Linda Ronstadt will finally be inducted into the Rock and Roll Hall of Fame 2014.
She appeared on the cover the Rolling Stone Magazine six times in the 1970's, who deemed her "The Queen of Rock." By 1979, Ronstadt had collected eight gold, six platinum, and four multi-platinum certifications for her albums, an unprecedented feat at the time.
The changing times of the 80's had something different in store for Linda.
It is said that Linda hated her rock and roll image.
Imagine that . . . it is what most artists strive for.
Look at what they go through nowadays to get our attention!
on the cover of the February 28, 1977 issue
While she has had many accomplishments through the 1970's, my favorite is the theme of this post . . . the 80's punk/new wave times . . . and Linda's contribution to that music era . . . Mad Love. Being the 80's freak that I am, it is, of course, my favorite of all her recordings.
"In 1980, Ronstadt released Mad Love, her seventh consecutive platinum-selling album. It was a straightforward rock and roll album with post-punk, new wave influences, including tracks by songwriters such as Elvis Costello, The Cretones, and musician Mark Goldenberg who played on the record himself.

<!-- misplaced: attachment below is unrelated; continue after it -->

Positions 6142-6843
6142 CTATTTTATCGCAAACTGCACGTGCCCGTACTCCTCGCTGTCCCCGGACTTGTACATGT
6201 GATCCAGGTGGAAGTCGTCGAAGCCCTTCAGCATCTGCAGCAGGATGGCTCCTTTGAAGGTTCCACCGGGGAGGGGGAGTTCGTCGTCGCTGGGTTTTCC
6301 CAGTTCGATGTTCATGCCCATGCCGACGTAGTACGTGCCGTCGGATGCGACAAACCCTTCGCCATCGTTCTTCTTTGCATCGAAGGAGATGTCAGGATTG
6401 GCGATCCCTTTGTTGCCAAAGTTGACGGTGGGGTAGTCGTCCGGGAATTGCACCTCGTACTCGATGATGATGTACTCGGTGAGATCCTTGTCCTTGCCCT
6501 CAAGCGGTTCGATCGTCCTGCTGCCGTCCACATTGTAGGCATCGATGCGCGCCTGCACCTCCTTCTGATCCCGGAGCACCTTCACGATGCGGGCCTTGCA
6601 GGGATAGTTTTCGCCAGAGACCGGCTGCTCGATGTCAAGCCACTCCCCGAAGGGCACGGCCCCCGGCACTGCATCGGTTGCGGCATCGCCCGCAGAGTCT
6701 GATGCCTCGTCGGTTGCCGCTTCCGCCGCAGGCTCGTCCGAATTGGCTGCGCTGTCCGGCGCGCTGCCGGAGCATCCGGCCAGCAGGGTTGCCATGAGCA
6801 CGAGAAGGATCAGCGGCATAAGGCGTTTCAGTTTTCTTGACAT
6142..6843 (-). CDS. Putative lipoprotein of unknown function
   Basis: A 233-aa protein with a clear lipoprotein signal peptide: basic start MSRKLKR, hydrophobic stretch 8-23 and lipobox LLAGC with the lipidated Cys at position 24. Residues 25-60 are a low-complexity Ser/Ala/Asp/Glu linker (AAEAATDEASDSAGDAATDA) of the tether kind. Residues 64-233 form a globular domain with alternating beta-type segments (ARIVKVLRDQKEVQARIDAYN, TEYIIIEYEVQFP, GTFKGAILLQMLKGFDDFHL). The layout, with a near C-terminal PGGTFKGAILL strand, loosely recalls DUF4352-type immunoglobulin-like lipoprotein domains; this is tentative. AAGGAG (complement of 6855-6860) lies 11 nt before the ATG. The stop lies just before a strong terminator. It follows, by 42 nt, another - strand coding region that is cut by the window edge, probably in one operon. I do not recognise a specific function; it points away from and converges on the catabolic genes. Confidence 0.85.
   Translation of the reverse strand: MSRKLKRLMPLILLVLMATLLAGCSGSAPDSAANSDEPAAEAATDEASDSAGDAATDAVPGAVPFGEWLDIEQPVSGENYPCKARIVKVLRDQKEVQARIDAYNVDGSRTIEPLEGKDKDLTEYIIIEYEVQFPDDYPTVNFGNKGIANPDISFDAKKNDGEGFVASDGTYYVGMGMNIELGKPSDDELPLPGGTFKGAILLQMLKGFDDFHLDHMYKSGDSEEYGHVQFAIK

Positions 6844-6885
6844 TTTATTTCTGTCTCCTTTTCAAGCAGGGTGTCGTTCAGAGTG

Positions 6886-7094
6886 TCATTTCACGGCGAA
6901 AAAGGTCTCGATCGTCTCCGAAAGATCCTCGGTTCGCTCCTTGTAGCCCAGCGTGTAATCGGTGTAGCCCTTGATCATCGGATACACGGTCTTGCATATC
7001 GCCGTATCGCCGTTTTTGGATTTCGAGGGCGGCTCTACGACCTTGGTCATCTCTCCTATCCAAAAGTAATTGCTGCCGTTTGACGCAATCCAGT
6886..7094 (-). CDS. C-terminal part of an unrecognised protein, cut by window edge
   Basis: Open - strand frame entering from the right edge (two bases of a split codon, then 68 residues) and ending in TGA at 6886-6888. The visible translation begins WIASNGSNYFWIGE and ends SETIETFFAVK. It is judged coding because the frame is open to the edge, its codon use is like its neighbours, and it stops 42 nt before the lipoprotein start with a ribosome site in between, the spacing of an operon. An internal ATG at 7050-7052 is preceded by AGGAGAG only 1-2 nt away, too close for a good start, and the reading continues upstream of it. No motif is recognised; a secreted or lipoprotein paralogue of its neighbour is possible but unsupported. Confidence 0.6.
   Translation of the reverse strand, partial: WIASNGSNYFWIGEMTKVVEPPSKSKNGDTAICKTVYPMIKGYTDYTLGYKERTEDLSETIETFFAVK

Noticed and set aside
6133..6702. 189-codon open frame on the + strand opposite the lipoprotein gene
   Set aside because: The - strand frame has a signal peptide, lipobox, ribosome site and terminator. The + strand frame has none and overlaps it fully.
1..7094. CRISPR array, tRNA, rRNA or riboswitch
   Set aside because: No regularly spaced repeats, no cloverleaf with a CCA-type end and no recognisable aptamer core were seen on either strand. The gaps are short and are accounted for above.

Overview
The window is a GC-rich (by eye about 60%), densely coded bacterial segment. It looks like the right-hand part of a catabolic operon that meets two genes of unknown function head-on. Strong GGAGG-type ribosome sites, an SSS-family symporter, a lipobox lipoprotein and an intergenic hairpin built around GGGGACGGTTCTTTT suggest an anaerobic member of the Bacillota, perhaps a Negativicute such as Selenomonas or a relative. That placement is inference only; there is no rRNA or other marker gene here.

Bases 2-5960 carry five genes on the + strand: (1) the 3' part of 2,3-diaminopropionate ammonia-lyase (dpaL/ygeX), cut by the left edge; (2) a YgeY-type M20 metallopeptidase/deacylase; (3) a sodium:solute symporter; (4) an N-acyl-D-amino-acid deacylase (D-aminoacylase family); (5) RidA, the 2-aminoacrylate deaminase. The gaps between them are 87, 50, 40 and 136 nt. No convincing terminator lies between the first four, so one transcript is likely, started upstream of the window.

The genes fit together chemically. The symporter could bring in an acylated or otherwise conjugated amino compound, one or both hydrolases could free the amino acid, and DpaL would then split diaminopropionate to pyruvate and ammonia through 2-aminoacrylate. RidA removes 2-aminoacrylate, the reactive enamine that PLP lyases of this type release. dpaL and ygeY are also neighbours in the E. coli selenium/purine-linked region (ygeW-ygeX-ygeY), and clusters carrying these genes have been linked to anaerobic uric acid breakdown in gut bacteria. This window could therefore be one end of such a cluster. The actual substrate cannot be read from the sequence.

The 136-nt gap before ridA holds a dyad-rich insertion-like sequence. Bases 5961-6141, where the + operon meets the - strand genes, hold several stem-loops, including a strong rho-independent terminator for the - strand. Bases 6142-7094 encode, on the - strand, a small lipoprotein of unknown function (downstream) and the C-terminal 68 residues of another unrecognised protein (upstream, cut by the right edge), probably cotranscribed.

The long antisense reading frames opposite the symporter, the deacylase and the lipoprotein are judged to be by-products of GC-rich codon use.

She also made the cover of Rolling Stone magazine for a record-setting sixth time. Mad Love entered the Billboard Album Chart in the Top Five its first week (a record at that time) and climbed to the #3 position." Source: Wikipedia
Her success as a punky/new wave princess was short lived. In my opinion, the Mad Love new wavish era for Linda was her best. I'm sad she didn't continue with it.
Although she recorded another successful pop/country influenced recording, her heart longed for something else, which would take her in an entirely different direction as an artist.
She had accomplished all the success for the pop, rock, country, folk, new wave genre . . . commercially successful to the max. What more was left in this arena for Linda? She had already reached the top.
I often wonder what the struggle is like for these artists who become so over the top successful that it actually becomes boring to them. What was once a creative passion they loved as much as life itself became a job that most of us dread.
How easy is it to walk away
from all that success and
everything that comes with it?
Linda has remained true to herself although it meant walking out of the spotlight that once haunted her, yet brought her success and riches beyond belief, and ultimately brought the media who helped her up the ladder of success, come to the plate to ridicule everything about her.
I believe Linda's had the last laugh . . . although her greatest fans from the rock days still miss her terribly, but happy for her.